The next best step for overcoming compaction is to cover the soil surface with a layer of compost and a 2-4” layer of mulch. The microorganisms in both materials will begin to multiply while feeding on the organic materials and working them down into the surface. Over time, all of that life builds the microscopic pathways through the soil, which turn even hardpan dirt into a rich, loamy growing medium.
Your soil may not be compacted, but that doesn’t mean it’s healthy. If you’ve used any synthetic chemical treatments, those products will have had an impact on the soil food web. For example, herbicides can kill the fungi in the soil, which leads to a higher ratio of bacteria. Remember which plants prefer a high ratio of bacteria? It’s the weeds.
If you have a weed problem, your fungi to bacteria ratio is out of whack. Compost and mulch can raise the fungal population, but we’ll explore more on that in Part Two next week.
Synthetic fertilizers can also be harmful to the biology in the soil. The salts they contain are detrimental to the populations of many microorganisms. If you do need to fertilize, stick with an organic option which won’t disrupt the soil food web cycle.
Not long ago soil microorganisms were seen as unimportant. Soil science is, in many ways, still in its infancy; and there is so much more yet to learn. What is clear is that these tiny creatures play a vital role in our ecosystem.
Just like each organ in our body works together to create a healthy system; we’re learning that all the various microorganisms, nutrients and micronutrients which exist under our landscape need to work in balance for healthy plant life.
The minerals in clay and sand soils are rich in nutrients, but those exist in a form which can’t be taken up by plant roots. For example, plants can only take up nitrogen when it is in a balanced form of nitrate and ammonium. We need the soil food web to convert unavailable nitrogen (as well as all the other valuable nutrients) bound in minerals into just the form the plant needs.
Once you have a diverse and thriving population of fungal and bacterial species, you have all the players necessary to mine those bound nutrients for your plants. In fact, Elaine says that a robust soil food web will provide so much that it can eliminate the need for fertilizer altogether.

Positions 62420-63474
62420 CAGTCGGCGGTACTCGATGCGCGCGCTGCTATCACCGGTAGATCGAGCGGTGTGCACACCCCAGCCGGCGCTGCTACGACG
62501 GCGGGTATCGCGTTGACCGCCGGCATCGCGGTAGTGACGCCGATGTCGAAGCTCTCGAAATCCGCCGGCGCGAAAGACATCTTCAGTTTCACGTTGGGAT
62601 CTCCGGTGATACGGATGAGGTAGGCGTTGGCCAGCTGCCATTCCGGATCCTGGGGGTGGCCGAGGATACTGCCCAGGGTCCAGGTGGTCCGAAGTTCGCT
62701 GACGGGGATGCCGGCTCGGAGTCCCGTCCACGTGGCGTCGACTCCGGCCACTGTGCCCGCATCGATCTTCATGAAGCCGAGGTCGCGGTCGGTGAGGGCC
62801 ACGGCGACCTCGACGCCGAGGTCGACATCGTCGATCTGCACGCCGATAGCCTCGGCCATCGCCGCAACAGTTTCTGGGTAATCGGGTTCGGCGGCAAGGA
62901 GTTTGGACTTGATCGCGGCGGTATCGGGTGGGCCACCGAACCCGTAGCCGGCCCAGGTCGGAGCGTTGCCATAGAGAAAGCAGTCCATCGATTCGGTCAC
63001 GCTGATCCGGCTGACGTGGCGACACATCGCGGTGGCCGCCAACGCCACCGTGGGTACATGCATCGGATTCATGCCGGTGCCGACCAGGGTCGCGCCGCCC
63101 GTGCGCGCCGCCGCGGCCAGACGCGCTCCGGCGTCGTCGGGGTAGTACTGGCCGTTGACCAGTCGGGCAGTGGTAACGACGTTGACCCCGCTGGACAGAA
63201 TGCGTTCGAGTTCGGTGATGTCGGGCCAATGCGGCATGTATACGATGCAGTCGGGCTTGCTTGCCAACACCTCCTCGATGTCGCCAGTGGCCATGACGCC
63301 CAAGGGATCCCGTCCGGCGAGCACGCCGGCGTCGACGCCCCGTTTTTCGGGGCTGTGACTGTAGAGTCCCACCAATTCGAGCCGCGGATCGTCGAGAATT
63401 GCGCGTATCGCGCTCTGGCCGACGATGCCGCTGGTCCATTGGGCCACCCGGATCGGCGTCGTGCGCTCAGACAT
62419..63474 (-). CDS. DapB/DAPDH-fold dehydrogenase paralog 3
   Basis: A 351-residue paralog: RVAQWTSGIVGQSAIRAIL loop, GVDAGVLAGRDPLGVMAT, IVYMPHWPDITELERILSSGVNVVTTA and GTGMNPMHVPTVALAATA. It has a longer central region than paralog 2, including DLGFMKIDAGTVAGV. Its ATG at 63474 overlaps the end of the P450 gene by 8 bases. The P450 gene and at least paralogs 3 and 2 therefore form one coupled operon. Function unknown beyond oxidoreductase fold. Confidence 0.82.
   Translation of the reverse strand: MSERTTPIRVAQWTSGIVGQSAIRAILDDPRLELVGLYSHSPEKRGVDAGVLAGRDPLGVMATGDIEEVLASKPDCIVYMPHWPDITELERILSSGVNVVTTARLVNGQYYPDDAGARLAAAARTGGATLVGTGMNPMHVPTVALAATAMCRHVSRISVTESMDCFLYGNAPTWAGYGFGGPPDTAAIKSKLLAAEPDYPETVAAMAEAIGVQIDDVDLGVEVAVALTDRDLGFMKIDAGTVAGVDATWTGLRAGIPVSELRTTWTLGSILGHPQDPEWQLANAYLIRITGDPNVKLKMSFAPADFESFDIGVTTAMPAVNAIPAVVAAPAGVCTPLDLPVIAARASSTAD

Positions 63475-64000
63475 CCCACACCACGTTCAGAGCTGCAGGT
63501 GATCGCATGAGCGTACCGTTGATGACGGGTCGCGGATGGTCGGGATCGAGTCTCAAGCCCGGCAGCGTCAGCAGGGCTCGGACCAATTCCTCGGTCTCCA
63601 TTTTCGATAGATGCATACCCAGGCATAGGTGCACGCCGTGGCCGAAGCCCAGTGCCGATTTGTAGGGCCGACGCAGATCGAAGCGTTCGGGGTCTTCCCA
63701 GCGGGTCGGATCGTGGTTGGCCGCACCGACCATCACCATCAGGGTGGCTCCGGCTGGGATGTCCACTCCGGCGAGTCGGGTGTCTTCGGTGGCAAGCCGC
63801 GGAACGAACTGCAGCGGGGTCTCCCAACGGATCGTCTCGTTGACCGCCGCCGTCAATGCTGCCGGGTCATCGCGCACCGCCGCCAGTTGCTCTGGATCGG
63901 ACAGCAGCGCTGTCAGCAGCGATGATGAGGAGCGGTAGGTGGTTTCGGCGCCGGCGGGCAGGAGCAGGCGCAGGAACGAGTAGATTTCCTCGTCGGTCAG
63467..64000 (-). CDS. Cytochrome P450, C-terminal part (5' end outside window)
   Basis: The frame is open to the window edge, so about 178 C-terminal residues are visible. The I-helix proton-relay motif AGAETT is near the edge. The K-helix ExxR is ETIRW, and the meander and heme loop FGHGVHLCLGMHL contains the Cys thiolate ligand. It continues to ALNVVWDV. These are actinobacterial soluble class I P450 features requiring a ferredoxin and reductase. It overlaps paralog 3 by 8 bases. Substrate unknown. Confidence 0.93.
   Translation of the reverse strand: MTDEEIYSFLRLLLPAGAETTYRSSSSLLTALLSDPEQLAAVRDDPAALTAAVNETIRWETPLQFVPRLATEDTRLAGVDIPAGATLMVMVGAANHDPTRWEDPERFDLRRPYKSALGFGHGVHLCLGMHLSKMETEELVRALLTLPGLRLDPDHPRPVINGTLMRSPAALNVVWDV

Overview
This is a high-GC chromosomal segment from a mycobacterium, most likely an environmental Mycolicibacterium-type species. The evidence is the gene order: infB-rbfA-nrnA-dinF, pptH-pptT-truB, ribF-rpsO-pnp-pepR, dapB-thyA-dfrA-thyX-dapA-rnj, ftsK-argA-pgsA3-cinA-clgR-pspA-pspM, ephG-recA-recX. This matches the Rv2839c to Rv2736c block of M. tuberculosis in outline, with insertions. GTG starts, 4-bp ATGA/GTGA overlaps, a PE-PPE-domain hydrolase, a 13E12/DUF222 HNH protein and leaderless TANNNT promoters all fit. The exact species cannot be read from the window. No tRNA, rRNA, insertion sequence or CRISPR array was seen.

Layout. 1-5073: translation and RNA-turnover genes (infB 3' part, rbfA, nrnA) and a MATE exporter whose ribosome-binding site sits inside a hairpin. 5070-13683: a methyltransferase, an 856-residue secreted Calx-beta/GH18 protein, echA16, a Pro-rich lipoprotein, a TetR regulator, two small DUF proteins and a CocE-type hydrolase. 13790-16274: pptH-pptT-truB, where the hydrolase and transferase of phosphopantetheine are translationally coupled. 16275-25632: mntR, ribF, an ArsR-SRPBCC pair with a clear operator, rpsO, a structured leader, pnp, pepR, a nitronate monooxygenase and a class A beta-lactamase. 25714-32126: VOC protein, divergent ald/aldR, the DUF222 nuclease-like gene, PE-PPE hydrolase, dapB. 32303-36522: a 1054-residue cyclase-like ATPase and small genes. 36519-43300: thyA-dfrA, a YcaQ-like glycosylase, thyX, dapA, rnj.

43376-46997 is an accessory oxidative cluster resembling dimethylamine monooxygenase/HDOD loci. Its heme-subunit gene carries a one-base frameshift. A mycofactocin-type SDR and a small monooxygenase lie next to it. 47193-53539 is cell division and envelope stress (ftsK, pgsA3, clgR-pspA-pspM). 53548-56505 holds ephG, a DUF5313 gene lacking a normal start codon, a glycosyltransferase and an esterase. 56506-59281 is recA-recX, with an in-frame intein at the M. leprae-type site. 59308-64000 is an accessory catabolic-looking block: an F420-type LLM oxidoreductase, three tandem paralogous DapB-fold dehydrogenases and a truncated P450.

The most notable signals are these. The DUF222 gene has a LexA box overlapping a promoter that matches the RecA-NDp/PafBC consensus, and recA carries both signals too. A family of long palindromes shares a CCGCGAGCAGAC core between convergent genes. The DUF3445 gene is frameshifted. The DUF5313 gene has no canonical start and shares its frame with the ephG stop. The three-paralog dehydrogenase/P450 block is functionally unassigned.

The soil food web also works to suppress disease, as the microorganisms consume and inhibit disease pathogens. The microbes also work in tandem with healthy plant roots to build a protective wall to prevent disease pathogens from infiltrating the roots.
But wait – there’s more! Some microorganisms in the soil climb onto the foliage and fruit of plants. The surface organisms have their own jobs to do, and plants secrete exudates from their stems, foliage, flowers, fruit, and seed pods to attract and activate these creatures.
Insects transport microbes onto plants too. Honeybees, Mason bees and all the other creatures in the garden are unwittingly transporting fungi and bacteria (some good, some not so good) as they make contact with the soil and move from plant to plant.
Many of those surface microorganisms provide additional benefits to the garden – aiding in disease suppression – but also to the gardener. They play a vital role in our digestive health. In fact, most of the microbes in our guts (which help us digest food properly) come from the surface of the foods we eat.
Just in case you needed more evidence that growing your own food (or buying from a local farmer) can have a significant impact, consider the soil food web at work above ground.
The benefits of the creatures within the soil food web are far reaching, with facets yet to be fully understood. One thing is certain – there is much more to healthy soil than most of us fully appreciate.
In Part Two of this series, Elaine and I discuss the role compost and compost tea play in feeding the soil food web. What can we do to fine tune our soil and equip our plants with the soil biology they need for optimal performance? I hope you’ll be sure to make time to catch the second half of this discussion.